Professor Reports That He Has
Met Nothing But Courtesy and
Kindness While in Germany.
HER FACTORIES RUNNING
A letter having on the envelope
stamps worth 450 marks, before the
war worth over $100, was received thi
week by S. H. Hobbs, associate profes
sor of Rural Social Economics in the
University, from E. C. Branson, Kenan
professor of Rural Social Science in the
University, who is now traveling in
Germany, accompanied by his wife and
daughter. At present they are making
their headquarters in the German prov
ince of Wurtemburg. They will make
a side trip into Switzerland, and about
the middle of June will go to Den
mark, where the greater part of their
year in Europe will be spent.
"During the next month or so," Mr.
Branson wrote, "we shall be guests of
Baron van Der Lippe, in the Sehloss
gut Eugelburg, which crowns an emi
nence overlooking the little farm village
of Winterbach, 20 miles east of Stutt
gart. A companion guest is the charm
ing wife of Professor Herman Staab,
a distinguished member of the faculty
of the University of North Carolina.
Their names are an open sesame to
everything in Wurtemburg, Baden and
South Germany in general."
"We have met nothing but courtesy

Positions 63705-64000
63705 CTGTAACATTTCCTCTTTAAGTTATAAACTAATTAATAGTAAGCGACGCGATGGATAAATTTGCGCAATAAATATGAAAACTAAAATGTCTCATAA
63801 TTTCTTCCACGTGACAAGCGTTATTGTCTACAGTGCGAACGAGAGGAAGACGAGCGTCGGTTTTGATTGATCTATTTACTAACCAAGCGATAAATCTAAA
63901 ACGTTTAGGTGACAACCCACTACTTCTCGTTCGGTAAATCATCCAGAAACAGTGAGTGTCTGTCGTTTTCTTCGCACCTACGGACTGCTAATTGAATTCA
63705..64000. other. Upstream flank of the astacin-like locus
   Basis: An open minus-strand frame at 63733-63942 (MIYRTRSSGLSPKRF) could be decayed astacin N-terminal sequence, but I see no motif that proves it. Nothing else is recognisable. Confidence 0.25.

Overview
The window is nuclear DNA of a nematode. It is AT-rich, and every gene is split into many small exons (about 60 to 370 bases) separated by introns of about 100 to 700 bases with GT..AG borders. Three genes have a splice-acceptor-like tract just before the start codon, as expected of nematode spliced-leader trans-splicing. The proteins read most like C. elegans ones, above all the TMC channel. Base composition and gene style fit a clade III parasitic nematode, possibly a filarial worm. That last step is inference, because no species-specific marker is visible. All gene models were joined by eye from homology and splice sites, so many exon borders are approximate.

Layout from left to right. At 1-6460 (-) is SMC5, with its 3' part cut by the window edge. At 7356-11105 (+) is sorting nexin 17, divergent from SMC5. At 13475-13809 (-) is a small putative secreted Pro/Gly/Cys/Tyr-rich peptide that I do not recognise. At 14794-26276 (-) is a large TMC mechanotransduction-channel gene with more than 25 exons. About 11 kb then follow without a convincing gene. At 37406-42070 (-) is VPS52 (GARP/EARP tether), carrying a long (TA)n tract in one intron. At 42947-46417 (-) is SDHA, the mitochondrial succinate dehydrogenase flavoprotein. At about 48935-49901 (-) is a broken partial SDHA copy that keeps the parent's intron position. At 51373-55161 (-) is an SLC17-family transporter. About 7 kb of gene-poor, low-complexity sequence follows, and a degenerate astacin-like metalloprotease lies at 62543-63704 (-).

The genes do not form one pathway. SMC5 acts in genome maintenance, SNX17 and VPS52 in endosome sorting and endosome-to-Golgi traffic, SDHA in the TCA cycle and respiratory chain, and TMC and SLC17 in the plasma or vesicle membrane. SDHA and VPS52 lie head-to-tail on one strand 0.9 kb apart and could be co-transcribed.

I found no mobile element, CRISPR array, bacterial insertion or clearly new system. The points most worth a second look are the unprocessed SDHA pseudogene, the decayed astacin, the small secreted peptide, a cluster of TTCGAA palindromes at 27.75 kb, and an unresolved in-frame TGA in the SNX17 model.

and kindness," wrote Mr. Branson. "If
the Germans harbour a grudge against
America, we have not yet discovered
Mr. Branson found German industries
going at full speed, and general condi
tions remarkably better on the surface
than one would expect. "Hamburg is
a beautiful city and clean beyond be
lief. And it is a busy city, busy with
the business of all Europe, for all Eu
rope is Hamburg's backyard for busi
ness. Everybody is busy; no loaters or
bums are on the benches of the public
squares; everybody is good humored,
iind everybody is courteous."
From Hamburg the Bransons made a
14-hour trip through western Germany
.i -3 i . il- !
homering tne area occupied ny uic
French. They found no signs of a dis
ordered train service in this part of Ger
many, but left Hamburg, made two
changes, and arrived in Stuttgart, ex
actly on schedule time. Of this trip
Mr. Branson wrote:
"The way along the road is thickly
set with towns and cities. Almost with
out exception they are manufacturing
centers, and apparently none are idle.
But whether the town be large or small,
industrial or not, the soil is cultivated
right up to the factory walls. Almost
every inch snows vogewiuics, jhui.-
(lowers. Always the crops of the open
fields reach the railroad right-ot-w.iy,
sometimes the right-of-way itself is
ultivated, and occasionally the space
(Continued on page four
A MATHEMATICS SECTION
IN ACADEMY OF SCIENCE
He Also Delivers a Lecture on
Einstein's Theory Before the
Recent State Meeting.
SESSION AT GREENSBORO
"Archibald Henderson, president of
North Carolina Academy of Science, de
livers masterly address on Einstein's
theory," proclaimed the headlines of
the Greensboro Daily News in report
ing the recent meetings of the Acadomy
of Science at the North Carolina Col
lege in Greensboro. The address of
the retiring president, professor of
mathematics in the University, was said
to be "the high light of the day at